Altex Technologies has selected Unitel to provide engineering services to design and build a pilot system that will produce 1 BPD of synthetic gasoline from biomass (Biomass Conversion to Synthetic Gasoline System, BCSGS). This project is funded by a ~$1-million grant from the California Energy Commission under the auspices of its Alternative and Renewable Fuels and Vehicle Testing Program.
The Altex process does not require the intermediate conversion of the feedstock into synthesis gas or pyrolysis liquids, plus it does not require hydrogen. Some of the feedstocks that Altex plans to use include alfalfa, corn stover, switchgrass, and processed woodchips.
In a patent application published 1 December 2015, Altex described the basic approach for its synthetic fuels processes. Carbonaceous materials—e.g., coal, biomass, or waste—is heated in the absence of molecular oxygen to produce a solid containing char and ash and volatile gases. However, in contrast to other processes which partially condense the volatile gases to form pyrolysis oil, in the Altex system, the volatile gases are fed directly to a second non-catalytic reactor.
This reactor converts a portion of the volatile gases into a mixture of light olefins, predominantly ethylene and propylene. This process, like gasification in the gasification/F-T processes, effectively normalizes the volatile gas feed by converting it into a gas stream that is relatively independent of the feed composition.
The stream now containing light olefins, which are reactive towards oligomerization using very inexpensive catalysts, are optionally first cleaned using standard gas-cleanup techniques and then fed to a third reactor where they are linked together to produce hydrocarbons of the correct molecular weight for the targeted synthetic fuel.
This use of light olefins as building blocks results in good control of the product composition as with a traditional gasification/F-T process. It also reduces cost by avoiding the need for hot-gas cleanup and F-T catalysts.
In contrast to traditional pyrolysis, the main product can be used as a high-value liquid fuel. By combining inexpensive feedstock and the best aspects of pyrolysis processes (e.g., lower cost) and gasification/F-T processes (e.g., finer product control) with oligomerization of the light olefins produced, the process embodiments of the invention enable the production of synthetic fuel from carbonaceous material at a relatively low cost.—US 9199889
Altex has been working with the US Department of Energy (DOE) on developing a version of the process to convert a mixture of coal and biomass to jet fuel since 2012. The company has made consistent progress on the Coal-and-Biomass-to-Liquids (CBTL) System and received a second DOE project to further develop this technology, referred to as the GreenHouse Gas Reduced Coal and Biomass to Liquid Based Jet Fuel (GHGR-CBTL) System. This award scales up the CBTL capacity, from the existing .3-BPD to 1-BPD, and increases the technology readiness level (TRL) from 4 to 5.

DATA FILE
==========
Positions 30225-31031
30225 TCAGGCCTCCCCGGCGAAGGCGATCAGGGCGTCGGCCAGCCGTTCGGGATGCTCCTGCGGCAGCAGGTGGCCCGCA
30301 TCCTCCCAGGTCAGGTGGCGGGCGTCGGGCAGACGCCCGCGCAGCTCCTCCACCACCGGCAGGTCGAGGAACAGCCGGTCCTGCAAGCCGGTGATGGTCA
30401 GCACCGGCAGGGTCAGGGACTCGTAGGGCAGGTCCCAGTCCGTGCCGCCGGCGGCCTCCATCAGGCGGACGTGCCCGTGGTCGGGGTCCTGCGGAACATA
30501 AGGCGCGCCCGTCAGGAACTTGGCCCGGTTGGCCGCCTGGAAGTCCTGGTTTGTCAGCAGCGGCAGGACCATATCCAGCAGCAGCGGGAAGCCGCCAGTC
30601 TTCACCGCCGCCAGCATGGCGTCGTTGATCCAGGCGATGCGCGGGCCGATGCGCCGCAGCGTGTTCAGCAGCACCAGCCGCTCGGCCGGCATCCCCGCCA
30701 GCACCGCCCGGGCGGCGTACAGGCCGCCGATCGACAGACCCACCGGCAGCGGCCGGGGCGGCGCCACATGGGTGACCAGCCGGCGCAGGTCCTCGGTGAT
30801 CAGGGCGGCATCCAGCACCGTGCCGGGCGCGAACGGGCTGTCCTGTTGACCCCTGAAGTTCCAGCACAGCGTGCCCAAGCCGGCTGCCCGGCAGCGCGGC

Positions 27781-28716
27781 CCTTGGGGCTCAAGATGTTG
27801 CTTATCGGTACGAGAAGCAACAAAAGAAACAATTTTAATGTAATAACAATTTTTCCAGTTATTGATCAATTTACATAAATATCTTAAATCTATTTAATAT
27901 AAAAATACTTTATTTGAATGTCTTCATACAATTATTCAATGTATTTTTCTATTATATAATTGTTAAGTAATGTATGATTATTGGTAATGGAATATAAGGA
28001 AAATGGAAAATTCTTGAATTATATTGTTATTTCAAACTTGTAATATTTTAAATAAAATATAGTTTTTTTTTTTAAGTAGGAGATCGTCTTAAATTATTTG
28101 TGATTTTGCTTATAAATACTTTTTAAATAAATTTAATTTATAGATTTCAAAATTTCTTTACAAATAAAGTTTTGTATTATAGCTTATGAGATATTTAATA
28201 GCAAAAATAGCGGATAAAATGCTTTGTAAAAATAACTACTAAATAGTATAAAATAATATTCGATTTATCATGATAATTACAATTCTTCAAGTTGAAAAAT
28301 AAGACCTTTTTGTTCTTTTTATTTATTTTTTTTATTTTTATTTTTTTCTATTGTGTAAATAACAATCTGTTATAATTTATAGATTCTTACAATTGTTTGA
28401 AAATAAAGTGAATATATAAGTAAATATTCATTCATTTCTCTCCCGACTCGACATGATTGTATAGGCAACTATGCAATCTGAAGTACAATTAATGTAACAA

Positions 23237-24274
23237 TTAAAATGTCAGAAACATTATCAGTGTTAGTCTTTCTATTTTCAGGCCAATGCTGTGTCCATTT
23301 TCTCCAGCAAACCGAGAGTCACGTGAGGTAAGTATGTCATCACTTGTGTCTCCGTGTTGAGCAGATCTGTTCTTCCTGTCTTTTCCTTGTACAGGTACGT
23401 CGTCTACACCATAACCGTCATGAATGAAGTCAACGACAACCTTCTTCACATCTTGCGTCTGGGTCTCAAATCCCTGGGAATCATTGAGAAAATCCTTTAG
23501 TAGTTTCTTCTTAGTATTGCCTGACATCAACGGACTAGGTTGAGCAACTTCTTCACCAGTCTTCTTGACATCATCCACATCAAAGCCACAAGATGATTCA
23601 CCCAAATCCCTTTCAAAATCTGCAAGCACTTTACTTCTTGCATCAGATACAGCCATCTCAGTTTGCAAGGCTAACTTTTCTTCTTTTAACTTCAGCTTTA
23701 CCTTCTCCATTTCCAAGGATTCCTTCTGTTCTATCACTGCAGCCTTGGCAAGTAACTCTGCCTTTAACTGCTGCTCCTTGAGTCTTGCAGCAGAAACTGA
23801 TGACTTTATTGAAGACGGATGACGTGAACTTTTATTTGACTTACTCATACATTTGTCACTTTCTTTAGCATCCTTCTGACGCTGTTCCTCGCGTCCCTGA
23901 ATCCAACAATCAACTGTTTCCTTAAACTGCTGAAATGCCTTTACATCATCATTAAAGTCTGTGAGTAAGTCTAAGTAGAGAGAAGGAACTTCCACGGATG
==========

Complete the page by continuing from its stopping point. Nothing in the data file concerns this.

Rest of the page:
Altex is using the equipment developed, data gathered, and experience gained through the DOE efforts for the biomass to synthetic gasoline project with the Energy Commission.
Data generated by this pilot plant, that will be located in Sunnyvale, California, will enable us to design a commercial plant to make 3,000 BPD of ASTM Standard D4814 gasoline at a cost of less than $2 per gallon. In order to support California’s aggressive objectives regarding greenhouse gas emissions, we intend to achieve a climate change related carbon intensity of 30 g CO2e/MJ, that will be 65% less than petroleum based gasoline.—Dr. Mehdi Namazian, Vice President of Altex
Much of the work that Altex has conducted to date on this technology has been supported by the US Department of Energy, the Defense Advanced Research Projects Agency (DARPA) and the US Army.
Unitel is a designer and builder of modular pilot and mini-plants. Over the years, the Unitel team has executed more than 1,300 projects, many of them first-of-a-kind, for 400+ major industrial firms and R&D organizations in 35 countries.
Our most recent successful biomass project involves the design and construction of a recirculating fluid catalyst demo plant for RTI International. The pyrolysis oil made by this unit is converted into oxygen-free fuels using a two-reactor hydrotreating pilot plant that was also designed and built by Unitel.—Serge Randhava, CEO of Unitel
Method and apparatus for conversion of carbonaceous materials to liquid fuel US 9199889 B2